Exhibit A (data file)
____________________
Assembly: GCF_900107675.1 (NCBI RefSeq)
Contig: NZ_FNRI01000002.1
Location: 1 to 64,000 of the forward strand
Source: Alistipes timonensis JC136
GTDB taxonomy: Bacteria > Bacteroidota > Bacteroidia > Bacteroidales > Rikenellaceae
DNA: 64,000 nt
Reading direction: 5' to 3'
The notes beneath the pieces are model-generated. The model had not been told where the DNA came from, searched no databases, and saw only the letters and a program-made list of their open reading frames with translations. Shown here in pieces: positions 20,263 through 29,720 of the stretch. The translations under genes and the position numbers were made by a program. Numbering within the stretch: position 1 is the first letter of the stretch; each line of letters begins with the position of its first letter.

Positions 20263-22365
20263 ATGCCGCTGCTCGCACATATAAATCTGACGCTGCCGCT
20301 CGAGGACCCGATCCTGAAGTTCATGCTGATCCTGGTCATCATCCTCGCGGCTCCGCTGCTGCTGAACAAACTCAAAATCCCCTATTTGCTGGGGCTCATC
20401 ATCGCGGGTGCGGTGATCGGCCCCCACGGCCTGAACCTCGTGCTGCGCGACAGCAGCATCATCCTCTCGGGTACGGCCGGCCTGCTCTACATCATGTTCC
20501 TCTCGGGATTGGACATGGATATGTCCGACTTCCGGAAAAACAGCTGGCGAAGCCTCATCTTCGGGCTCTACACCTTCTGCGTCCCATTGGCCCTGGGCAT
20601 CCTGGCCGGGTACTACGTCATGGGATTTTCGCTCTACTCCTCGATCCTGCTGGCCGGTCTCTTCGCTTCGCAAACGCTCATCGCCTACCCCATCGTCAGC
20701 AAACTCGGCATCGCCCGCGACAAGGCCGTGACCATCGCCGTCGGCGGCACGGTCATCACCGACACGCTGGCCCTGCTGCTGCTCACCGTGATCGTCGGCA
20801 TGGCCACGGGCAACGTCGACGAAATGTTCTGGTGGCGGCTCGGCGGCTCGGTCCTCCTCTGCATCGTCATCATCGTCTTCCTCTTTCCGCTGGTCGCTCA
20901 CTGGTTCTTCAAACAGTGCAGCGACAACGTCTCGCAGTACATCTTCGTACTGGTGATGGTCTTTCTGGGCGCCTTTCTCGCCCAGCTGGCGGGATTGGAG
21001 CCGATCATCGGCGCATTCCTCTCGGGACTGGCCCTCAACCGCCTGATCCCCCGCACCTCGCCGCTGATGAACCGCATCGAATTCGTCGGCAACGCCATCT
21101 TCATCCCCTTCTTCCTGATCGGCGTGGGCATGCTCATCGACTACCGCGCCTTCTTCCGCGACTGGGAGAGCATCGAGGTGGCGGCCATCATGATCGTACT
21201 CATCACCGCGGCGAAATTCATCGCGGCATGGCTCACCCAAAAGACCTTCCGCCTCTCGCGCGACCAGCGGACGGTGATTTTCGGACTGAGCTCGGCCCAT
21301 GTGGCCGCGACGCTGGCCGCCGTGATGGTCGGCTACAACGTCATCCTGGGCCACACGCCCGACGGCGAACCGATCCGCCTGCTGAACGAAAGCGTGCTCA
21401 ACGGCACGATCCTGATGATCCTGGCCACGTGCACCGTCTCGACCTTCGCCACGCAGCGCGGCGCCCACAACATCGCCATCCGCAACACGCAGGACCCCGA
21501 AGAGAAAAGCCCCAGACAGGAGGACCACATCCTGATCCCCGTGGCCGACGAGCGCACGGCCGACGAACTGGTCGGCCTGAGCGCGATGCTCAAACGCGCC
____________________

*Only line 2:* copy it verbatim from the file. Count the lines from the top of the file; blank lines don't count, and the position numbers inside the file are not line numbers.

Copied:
Contig: NZ_FNRI01000002.1